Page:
Recipe by BecR
These old fashioned English tea tarts are somewhere between cheesecake and custard, and are similar to those served at the Maids of Honour tea rooms in Richmond, Surrey, England (the official recipe is a closely guarded secret) since the early 18th century. I prefer a shortcrust pastry shell, but you may use a puff pastry if you prefer---9 ounces of packaged puff pastry should be sufficient for the job. Recipe is slightly adapted from one found in a Nigella Lawson cookbook.
- 2 cups sifted all-purpose flour
- 6 tablespoons cold unsalted butter, diced
- 1⁄3 cup vegetable shortening, in teaspoonfuls (use a good shortening such as Crisco)
- 2 large eggs, beaten
- 2 teaspoons lemon juice
- 1⁄8 teaspoon rose water (optional) or 1⁄8 teaspoon orange flower water (optional)
- 1 pinch salt
Maids of Honour Custard Filling
- 1 vanilla bean (or 1 teaspoon vanilla extract)
- 1⁄2 cup heavy cream, plus 2 tablespoons
- 1⁄4 cup unsalted butter
- 2 tablespoons granulated sugar
- 1⁄4 cup ground almonds
- 1 large egg, beaten
- 2 teaspoons finely minced fresh lemon zest
- 1 tablespoon fresh lemon juice
- 1⁄4 teaspoon rose water (optional) or 1⁄4 teaspoon orange flower water (optional)
- fresh ground nutmeg
- icing sugar, for dusting
Directions See How It's Made
- Pre-heat the oven to 425F degrees.
- In a mixing bowl, stir together the flour with the diced butter and the scant teaspoonfuls of shortening. Cover and place the bowl into the freezer for 10 to 15 minutes.
- Meanwhile, in another bowl, place the eggs, lemon juice, rosewater or orange-flower water, and a pinch of salt and put in the refrigerator. Using a food processor (or by hand, but this will take some elbow grease), blend the fats and flour until the pastry just begins to come together, yet still is a little coarse and crumbly. Take care not to over-blend, as this process goes quickly, so watch carefully. Gradually feed the liquids in through the feeder spout until the pastry is almost coming together. Scoop it out onto a flour-dusted work surface and knead a few times with your hands, then form into two discs, wrap each disc in cling wrap, and chill in the refrigerator for 30 minutes before rolling out.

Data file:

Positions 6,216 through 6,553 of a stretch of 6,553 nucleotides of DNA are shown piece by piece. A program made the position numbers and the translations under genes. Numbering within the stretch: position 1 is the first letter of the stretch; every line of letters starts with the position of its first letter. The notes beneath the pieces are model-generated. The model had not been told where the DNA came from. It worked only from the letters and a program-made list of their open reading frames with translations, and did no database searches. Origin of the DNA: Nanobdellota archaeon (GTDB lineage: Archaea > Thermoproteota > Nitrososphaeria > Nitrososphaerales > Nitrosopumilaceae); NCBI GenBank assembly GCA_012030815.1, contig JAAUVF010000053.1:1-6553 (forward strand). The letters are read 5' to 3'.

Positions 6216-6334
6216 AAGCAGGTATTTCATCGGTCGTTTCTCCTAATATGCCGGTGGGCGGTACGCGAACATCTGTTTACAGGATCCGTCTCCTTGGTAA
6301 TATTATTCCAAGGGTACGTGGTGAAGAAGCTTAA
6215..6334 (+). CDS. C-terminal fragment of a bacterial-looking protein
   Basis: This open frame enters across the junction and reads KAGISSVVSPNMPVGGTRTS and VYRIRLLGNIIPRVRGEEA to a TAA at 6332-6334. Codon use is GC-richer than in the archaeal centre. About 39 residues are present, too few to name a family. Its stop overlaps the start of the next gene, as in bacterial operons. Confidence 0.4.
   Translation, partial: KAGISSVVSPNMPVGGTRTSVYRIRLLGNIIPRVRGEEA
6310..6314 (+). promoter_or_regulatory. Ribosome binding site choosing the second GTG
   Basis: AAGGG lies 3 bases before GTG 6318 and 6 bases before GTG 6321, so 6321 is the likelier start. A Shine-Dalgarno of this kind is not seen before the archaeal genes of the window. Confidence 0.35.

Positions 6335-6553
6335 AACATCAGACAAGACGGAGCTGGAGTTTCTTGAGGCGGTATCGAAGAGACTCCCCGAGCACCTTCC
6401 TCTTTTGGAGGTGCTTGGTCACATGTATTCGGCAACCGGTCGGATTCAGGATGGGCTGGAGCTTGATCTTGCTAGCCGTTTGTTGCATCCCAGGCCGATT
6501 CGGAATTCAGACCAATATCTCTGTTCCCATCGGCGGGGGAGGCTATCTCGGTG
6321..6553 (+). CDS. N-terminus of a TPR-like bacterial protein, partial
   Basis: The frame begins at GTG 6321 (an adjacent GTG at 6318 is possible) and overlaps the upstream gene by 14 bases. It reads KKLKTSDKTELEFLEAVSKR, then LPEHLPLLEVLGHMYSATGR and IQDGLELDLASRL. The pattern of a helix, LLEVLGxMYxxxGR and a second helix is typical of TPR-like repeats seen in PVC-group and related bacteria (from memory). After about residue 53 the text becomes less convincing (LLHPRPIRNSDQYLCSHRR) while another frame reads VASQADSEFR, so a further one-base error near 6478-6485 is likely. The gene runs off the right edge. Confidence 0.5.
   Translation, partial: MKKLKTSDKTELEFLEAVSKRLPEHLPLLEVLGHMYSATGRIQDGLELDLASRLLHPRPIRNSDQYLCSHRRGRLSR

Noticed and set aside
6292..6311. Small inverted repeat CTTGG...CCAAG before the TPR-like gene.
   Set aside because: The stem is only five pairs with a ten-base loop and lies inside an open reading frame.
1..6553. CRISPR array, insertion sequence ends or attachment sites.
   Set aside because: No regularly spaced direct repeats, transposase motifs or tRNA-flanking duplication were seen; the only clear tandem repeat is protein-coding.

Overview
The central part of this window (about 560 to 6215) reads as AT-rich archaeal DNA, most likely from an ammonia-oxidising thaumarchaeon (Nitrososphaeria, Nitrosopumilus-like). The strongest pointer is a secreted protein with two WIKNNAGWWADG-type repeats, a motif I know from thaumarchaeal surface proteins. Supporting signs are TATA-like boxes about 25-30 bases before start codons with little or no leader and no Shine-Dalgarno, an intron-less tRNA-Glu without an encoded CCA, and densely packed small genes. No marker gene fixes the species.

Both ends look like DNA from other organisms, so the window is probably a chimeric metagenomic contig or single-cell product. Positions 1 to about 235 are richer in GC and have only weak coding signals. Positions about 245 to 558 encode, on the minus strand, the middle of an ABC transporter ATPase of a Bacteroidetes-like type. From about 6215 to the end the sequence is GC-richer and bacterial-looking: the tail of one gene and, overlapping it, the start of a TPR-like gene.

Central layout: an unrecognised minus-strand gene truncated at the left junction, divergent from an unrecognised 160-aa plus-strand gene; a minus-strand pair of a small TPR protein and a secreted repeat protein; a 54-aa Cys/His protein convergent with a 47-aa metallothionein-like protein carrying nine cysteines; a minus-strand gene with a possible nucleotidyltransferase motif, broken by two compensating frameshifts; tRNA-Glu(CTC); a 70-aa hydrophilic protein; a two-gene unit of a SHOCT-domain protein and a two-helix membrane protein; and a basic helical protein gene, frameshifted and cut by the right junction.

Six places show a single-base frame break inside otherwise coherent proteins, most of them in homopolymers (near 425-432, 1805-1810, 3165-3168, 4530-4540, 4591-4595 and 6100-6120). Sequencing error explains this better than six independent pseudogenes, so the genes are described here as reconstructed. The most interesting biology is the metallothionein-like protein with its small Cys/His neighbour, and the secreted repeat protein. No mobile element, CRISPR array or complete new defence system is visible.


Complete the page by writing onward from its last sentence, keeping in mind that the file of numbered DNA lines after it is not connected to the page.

- While pastry is chilling, make the filling. Cut lengthwise down the vanilla bean with the tip of a sharp knife. Place the vanilla bean with the cream into a saucepan, and heat to just under the boiling point over a medium heat. Do not boil or it will curdle. Off the heat and remove the bean, scraping some of the seeds into the cream. Now add the butter, sugar, ground almonds, egg, lemon zest and juice, and the rosewater or orange-flower water, stirring well to combine. Let stand for about 10 minutes.
- Roll out half the pastry, cut out 12 rounds with a 3-inch round cutter, and place into a 12-hole tart or muffin pan, pressing down with your fingers so they're well lined. Spoon half the filling into the pastry cases (remembering you'll have a second batch to do). Leave a good inch below the rim, as the custard will rise up as it bakes. Dust lightly with some fresh nutmeg and transfer carefully to the pre-heated oven and bake for 15-20 minutes until the custard's golden and puffy.
- Let the tarts sit in the pan for a few minutes before standing, unmolded, on a wire rack to cool. Dust tops with icing sugar.
- When the pan is cool, repeat with the remaining ingredients.
- Leave the tarts to cool a little before serving (arrange them on a pretty serving plate or silver platter), but they are best eaten still slightly warm.